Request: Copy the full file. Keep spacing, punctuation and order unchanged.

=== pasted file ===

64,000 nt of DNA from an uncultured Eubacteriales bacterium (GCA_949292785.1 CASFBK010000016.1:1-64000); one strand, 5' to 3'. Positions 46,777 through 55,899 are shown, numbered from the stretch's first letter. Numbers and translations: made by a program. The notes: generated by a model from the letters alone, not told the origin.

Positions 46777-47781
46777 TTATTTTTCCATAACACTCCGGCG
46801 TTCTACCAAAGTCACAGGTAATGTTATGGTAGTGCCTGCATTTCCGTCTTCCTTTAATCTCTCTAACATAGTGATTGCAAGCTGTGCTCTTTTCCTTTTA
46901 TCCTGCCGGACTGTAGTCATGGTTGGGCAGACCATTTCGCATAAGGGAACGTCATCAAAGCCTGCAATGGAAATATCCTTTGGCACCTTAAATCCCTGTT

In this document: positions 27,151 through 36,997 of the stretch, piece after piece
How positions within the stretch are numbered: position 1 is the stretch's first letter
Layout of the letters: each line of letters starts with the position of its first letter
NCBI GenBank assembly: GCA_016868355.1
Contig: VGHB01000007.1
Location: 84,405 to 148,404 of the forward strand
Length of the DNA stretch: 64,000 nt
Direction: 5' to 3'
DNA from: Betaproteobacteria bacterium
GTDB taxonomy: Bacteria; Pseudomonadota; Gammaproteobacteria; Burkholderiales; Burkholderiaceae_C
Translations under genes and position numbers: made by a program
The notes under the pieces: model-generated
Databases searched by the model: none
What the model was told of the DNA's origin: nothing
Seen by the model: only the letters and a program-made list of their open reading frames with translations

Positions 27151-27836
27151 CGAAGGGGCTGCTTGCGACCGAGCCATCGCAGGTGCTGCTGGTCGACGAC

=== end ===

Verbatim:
64,000 nt of DNA from an uncultured Eubacteriales bacterium (GCA_949292785.1 CASFBK010000016.1:1-64000); one strand, 5' to 3'. Positions 46,777 through 55,899 are shown, numbered from the stretch's first letter. Numbers and translations: made by a program. The notes: generated by a model from the letters alone, not told the origin.

Positions 46777-47781
46777 TTATTTTTCCATAACACTCCGGCG
46801 TTCTACCAAAGTCACAGGTAATGTTATGGTAGTGCCTGCATTTCCGTCTTCCTTTAATCTCTCTAACATAGTGATTGCAAGCTGTGCTCTTTTCCTTTTA
46901 TCCTGCCGGACTGTAGTCATGGTTGGGCAGACCATTTCGCATAAGGGAACGTCATCAAAGCCTGCAATGGAAATATCCTTTGGCACCTTAAATCCCTGTT

In this document: positions 27,151 through 36,997 of the stretch, piece after piece
How positions within the stretch are numbered: position 1 is the stretch's first letter
Layout of the letters: each line of letters starts with the position of its first letter
NCBI GenBank assembly: GCA_016868355.1
Contig: VGHB01000007.1
Location: 84,405 to 148,404 of the forward strand
Length of the DNA stretch: 64,000 nt
Direction: 5' to 3'
DNA from: Betaproteobacteria bacterium
GTDB taxonomy: Bacteria; Pseudomonadota; Gammaproteobacteria; Burkholderiales; Burkholderiaceae_C
Translations under genes and position numbers: made by a program
The notes under the pieces: model-generated
Databases searched by the model: none
What the model was told of the DNA's origin: nothing
Seen by the model: only the letters and a program-made list of their open reading frames with translations

Positions 27151-27836
27151 CGAAGGGGCTGCTTGCGACCGAGCCATCGCAGGTGCTGCTGGTCGACGAC